(16f) Tɛtɛ wondu kɔ́yɛ: insecticide

(16g) Ɛlɛyɛ kɔ́yɛ: species of medicinal plant used in the treatment of vertigo and epilepsy.

(16h) Limiye kɔyɛ: antiphlebitis product

(16i) Ladɩhoka kɔyɛ : product against hernia 

It's undeniable, then, that not all speakers use the same lexies, and therefore can't master them all; the use and technicality of lexies will inevitably depend on the needs one feels.

3. Structuring of variation by age group

The aim of this third point is to analyze the structures of the various lexies used according to the different age classes. The Kabiye people frequently distinguish three levels of age classes for living people: children, young people and the elderly/mature. We'll expand the examples, then analyze them according to the processes that gave rise to them.

3.1. Children's classroom

Depending on their age and the level of development of their phonatory apparatus, children have a particular way of expressing themselves. This is by no means equivalent to language difficulties. Rather, it has to do with linguistic incompetence, which is normal for their age. It's an innate act of the language faculty, which can be seen as a universal grammar, i.e. a set of principles that guide the child in learning the language. Since this faculty is unique to the human being, the child can make a grammar of his language. According to Noam Chomsky, the reason why children don't produce certain sentences at any stage of their learning is that the constructions involved are excluded from the outset by the principles of universal grammar. In other words, there are sentences that are logically possible, but which are not observed in the productions of children learning their language. This justifies the level of children's mastery of the language.

Let's take a look at a few examples from the data collected during the observation, which will serve as a basis for analysis:

(17) pópó / pimpim ῞motocylette῞

(18) lↄyiyɛ / vúm vúm ῝voiture ῝

(19) ninεtɩ ῞lunettes ῞

(20) yídee ῝argent῝

(21) cuucuú ῞chiot῞

(22) yeyee ῝fleur῝

(23) kokoyikoo ῞poule῞

(24) kɔyɛ ῝product῞

(25) peyaɣ́ ῞tabouret῝

(26) sʋyʋm ῞boisson῝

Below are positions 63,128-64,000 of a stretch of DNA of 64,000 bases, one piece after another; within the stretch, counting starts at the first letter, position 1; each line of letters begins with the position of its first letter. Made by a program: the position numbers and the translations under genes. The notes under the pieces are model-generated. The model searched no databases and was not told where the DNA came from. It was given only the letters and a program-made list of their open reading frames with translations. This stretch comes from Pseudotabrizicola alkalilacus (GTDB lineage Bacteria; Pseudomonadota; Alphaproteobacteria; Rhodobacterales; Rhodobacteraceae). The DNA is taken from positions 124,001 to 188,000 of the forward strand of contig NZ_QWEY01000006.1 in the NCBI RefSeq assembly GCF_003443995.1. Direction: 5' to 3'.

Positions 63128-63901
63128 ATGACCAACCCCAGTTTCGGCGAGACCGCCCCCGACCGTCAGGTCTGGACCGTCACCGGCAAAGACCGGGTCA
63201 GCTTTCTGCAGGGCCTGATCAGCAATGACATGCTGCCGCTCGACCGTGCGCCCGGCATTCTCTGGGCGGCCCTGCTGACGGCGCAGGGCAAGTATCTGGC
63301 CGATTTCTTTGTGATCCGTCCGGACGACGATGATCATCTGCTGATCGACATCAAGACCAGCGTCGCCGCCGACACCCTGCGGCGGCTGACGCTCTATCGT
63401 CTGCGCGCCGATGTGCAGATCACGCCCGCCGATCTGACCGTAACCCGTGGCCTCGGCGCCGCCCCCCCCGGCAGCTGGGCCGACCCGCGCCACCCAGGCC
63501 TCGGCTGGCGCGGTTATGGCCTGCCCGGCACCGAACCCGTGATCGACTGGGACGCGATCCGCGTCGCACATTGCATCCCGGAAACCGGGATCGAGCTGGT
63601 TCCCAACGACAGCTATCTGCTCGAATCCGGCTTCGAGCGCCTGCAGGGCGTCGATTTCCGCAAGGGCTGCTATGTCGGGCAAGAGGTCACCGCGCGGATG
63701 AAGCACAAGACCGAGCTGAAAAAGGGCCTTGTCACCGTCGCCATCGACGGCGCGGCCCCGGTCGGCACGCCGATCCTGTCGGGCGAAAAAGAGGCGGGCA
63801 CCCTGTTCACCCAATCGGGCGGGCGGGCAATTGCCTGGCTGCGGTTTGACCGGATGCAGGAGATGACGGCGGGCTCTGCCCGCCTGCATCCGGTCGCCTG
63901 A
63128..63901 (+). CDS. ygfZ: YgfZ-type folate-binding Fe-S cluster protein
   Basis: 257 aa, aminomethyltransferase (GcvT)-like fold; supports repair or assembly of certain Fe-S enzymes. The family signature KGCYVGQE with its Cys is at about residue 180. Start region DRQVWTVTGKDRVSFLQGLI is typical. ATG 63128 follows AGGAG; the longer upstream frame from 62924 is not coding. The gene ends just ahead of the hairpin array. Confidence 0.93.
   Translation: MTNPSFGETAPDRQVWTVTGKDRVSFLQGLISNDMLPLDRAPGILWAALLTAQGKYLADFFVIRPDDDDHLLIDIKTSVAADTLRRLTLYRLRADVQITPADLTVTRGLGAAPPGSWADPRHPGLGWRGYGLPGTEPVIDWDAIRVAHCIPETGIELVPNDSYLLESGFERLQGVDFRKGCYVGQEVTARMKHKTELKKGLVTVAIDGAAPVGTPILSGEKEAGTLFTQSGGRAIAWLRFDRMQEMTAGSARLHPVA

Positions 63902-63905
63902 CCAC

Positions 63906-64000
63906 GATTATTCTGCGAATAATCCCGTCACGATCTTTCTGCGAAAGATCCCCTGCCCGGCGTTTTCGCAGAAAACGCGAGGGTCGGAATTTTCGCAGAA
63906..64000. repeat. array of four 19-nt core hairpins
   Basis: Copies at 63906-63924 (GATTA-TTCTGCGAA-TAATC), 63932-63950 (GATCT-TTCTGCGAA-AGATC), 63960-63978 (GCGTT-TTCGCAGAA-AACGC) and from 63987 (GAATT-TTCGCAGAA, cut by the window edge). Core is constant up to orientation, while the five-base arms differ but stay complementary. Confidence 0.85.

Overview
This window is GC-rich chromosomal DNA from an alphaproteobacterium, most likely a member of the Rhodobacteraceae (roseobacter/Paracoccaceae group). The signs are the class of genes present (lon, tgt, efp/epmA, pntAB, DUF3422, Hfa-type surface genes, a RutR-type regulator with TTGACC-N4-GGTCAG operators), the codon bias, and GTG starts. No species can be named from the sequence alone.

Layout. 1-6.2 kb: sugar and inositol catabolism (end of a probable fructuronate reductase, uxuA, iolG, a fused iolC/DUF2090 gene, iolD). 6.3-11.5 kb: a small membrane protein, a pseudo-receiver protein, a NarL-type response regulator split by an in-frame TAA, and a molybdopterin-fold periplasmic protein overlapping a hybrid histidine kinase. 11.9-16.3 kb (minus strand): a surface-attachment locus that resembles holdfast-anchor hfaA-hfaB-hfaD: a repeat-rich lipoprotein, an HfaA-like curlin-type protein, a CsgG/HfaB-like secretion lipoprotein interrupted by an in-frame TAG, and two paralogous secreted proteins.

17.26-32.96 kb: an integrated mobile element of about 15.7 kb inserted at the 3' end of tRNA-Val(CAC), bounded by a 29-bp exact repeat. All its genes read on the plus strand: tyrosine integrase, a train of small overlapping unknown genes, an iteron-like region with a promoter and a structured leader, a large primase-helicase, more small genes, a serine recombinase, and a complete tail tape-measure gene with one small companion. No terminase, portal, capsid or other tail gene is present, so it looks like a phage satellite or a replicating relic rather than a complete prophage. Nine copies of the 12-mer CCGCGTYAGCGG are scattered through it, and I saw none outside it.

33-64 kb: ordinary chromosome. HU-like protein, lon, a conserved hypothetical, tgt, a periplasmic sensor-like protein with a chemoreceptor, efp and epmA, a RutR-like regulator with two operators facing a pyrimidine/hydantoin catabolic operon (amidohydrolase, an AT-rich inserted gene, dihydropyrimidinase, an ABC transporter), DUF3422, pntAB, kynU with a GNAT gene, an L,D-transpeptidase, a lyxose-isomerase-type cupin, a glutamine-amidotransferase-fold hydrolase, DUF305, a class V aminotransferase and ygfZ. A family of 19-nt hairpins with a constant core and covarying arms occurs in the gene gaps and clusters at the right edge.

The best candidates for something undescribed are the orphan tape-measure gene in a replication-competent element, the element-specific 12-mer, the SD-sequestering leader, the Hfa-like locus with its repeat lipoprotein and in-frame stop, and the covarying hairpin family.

(27) puú ῝matières fécales῝

Our corpus shows that children construct language grammar through imitation, onomatopoeia, vowel changes and consonant changes. Onomatopoeia, an interjection uttered to simulate a particular noise associated with a being, animal or object, is quite common among children. Examples (17), (18), (21) and (23) illustrate this. To designate motorcycle, car, puppy and hen, the children we met prefer to imitate the noise of the machines or the barking of the dog and the crowing of the hen.

Phonetically, there are vowel and consonant changes. For example, the first syllable of ninεtɩ, borrowed from the French ''lunette'', undergoes a vowel variation. The child prefers to use unrounded vowels instead of going back and forth between rounded and unrounded. He therefore pronounces the front, unrounded vowel of first aperture [i], which is of the same nature as [ε] of different aperture, instead of the front, rounded vowel of first aperture. Similarly, several consonants have undergone changes in relation to the language norm. We note this mainly in initial position, where the deaf labiovelar consonant [kp] of kpokpo and kpélaɣ is replaced by the deaf bilabial [p] in examples (17) and (25); [l] of lynεtɩ and lidee is replaced by the labiodental nasal [n] in example (19) and the semivowel [y] in example (20) respectively. No morphological variation is observed in examples (22), (24) and (26), but there is tonal variation.

3.2. Youth class 

Kabiye youths' language practices are comparable to those of many other youth groups in other cultures. They use a jargon-filled vocabulary, generally borrowed, to express modern notions. Their utterances are littered with so many devices that they are rarely understood by other classes when discussion takes place among them. The lexies, which can be described as authentic, are reserved for exchanges with parents and other members of the community, to whom they owe total respect. Let's take a look at some examples:

(27) tↄkɩyɛ ῝manger῞

(28) lambᾶndυ ῞sexe masculin῝

(29) fɛtʋ́ʋ ῞avoir des rapports sexuels῝

(30) tόmo ῝motocyclette῞

(31) týva ῝voiture῞

(32) daák ῝lunette῞

(33) cãtána ῝argent῞

(34) dɔɔg ῝chien῞

(35) hέrύυ ῝fleur῞

(36) tɔbʋʋ́ ῝copine῞

(37) gꭇãŋma ῝grand maman῞

(38) ŋma ῞maman῝

An examination of the lexicons used by the youth class reveals a number of neological and stylistic devices. Let's take a look at journal, including verlan, borrowing and synecdoche. Verlan is a slang procedure that consists in inverting the syllables of certain lexies or locutions. In the corpus submitted to our analysis, verlan is observed in examples (30) and (31) where young people use tόmo and tyva in place of ''moto'' and ''voiture''. We therefore note two processes: first a borrowing and then verlan.